Can you tell me a bit about your background and your current role?
I am a computer science engineer by background and have done a leadership course from Massachusetts Institute of Technology (MIT) and a blockchain strategy course from Oxford University. I have over 10+ years of IT consulting experience working with global teams. I am very passionate about inclusion, sustainability, and climate impact and am working towards fostering sustainable aquaculture practices.
I am currently heading operations at Government Blockchain Association UK.
GBA is a global non-profit organization focused on promoting blockchain technology. GBA has 120 chapters and 15K+ members worldwide.
I am also leading the ‘Sustainable and Environmental Stewardship’ working group.
Can you tell me more about agriculture in your country and how the sector is doing over there?
The UK is undoubtedly at the forefront of agri-tech, with British farmers, agri-tech companies, and research centers leading the way using technologies like data analytics, robotics, and AI to help create new solutions and herald innovations. I believe a similar amount of energy and drive is needed in the aquaculture space to embrace and encourage technological innovations that will lead to an even more prosperous and sustainable future.
Which are the most innovative agriculture practices that are changing the world in your opinion?
The agriculture industry has experienced a massive technological shift with precision agriculture powered by drones, sensors, and farm management software using AI & ML algorithms. Environmental controls, transgenic crops, smart packaging technology, and traceability of produce are some remarkably exciting developments. Blockchain is being used for supply chain traceability and resource management and driving social and financial inclusion for farmers.
What current and upcoming developments in your field are you most excited about?
I am excited about both production and post-harvest technologies, e.g., smart packaging and traceability in the supply chain. I am excited to see companies like IntelliAqua (www.intelliaqua.com) forging partnerships with industry bodies to bring positive change to the entire ecosystem. Within the aquaculture industry, I am excited about disease diagnosis and advisory technology. Every year, tonnes of produce gets wasted due to disease outbreak. Early detection or prevention advisory can help farmers take appropriate action, save a lot of money and effort, and ensure the ecological harmony.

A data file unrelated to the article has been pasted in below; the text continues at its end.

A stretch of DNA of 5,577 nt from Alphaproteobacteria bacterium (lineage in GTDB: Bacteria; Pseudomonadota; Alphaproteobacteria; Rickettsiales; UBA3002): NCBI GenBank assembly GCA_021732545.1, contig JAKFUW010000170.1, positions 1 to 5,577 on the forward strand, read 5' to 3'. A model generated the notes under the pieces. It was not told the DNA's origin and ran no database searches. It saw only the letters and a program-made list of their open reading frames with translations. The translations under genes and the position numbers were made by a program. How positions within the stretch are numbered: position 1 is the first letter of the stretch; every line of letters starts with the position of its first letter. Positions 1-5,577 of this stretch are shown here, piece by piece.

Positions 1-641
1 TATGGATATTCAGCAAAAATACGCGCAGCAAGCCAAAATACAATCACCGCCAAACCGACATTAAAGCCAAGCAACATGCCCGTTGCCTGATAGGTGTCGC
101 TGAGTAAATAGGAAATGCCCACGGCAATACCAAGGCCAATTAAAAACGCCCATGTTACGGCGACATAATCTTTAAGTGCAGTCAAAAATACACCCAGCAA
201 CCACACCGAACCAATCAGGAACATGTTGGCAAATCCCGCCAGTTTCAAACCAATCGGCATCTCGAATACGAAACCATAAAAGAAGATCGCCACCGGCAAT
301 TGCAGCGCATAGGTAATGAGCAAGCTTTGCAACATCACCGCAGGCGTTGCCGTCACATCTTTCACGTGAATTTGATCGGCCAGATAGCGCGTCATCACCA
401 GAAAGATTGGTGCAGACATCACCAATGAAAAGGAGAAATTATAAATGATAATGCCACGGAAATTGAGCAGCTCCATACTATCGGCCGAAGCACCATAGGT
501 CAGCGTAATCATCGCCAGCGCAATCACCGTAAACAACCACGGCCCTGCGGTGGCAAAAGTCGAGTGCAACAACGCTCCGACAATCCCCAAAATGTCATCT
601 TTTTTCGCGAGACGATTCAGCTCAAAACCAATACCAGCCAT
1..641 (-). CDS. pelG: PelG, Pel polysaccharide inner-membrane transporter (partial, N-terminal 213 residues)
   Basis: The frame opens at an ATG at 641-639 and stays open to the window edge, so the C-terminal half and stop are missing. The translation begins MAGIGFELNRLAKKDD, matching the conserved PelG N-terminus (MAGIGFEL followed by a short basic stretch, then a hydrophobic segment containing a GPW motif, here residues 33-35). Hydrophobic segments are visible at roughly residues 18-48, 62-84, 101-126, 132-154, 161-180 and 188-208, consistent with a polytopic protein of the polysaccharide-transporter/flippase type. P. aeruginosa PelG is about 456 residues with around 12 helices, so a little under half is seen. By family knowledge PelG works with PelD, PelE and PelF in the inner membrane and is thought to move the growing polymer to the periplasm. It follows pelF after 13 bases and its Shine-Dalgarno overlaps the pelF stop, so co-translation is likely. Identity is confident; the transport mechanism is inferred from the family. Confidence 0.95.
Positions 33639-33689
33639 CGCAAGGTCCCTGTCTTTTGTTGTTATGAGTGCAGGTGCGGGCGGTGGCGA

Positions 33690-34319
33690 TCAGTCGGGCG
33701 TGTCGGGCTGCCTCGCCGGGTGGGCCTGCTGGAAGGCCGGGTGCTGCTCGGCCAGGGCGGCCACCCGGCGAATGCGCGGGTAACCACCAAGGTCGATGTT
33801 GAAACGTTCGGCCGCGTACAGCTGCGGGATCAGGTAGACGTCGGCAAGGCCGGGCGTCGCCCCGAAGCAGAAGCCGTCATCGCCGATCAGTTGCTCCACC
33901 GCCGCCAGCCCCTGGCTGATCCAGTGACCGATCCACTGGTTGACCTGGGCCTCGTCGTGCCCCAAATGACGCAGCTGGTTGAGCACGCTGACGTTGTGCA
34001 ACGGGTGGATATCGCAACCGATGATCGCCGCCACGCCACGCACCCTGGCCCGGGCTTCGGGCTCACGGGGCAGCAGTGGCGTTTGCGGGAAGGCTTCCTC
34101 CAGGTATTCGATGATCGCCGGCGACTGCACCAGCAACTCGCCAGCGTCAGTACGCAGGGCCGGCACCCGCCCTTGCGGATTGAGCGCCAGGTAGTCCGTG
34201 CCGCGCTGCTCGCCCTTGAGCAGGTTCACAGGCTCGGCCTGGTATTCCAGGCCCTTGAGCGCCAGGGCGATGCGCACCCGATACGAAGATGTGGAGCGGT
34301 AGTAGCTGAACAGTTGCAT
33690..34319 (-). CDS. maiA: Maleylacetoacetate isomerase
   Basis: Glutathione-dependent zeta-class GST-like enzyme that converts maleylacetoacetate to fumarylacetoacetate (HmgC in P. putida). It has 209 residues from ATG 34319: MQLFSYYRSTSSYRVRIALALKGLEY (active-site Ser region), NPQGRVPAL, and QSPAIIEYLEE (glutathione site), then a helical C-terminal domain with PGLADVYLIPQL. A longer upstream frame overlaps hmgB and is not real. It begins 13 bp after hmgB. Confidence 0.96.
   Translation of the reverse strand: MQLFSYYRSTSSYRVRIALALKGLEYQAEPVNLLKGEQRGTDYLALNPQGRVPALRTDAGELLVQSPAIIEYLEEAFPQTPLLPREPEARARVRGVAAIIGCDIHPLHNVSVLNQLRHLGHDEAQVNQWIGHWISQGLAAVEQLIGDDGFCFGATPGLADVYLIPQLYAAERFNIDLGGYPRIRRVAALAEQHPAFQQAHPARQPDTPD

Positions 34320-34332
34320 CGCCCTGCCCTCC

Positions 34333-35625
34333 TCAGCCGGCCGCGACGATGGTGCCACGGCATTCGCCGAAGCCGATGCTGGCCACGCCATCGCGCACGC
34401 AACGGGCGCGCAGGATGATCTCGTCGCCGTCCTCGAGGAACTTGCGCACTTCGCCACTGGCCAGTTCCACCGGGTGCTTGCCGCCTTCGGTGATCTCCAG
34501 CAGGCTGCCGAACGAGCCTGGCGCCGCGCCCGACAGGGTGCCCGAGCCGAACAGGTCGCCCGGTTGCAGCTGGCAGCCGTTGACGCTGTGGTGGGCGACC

Why do we need innovation in agriculture?
The human population is expected to grow to 8.3 billion by 2030, needing 35% more food than we produce today. We must understand ways of feeding the growing population without overwhelming the planet. The green revolution and the blue revolution have increased yields across countries using better crop/produce varieties, more fertilizers, pesticides, and machines but at tremendous environmental costs. As such, sustainably farmed food is becoming the solution to the world’s food problem.
How do you imagine the future of agriculture to look like?
True inclusion is when all people, at all times, have physical, economic, and social access to sufficient, safe, and nutritious food. I envision companies and organizations taking cues from the lessons learnt thus far and progressing towards more sustainable farm and post-harvest operations.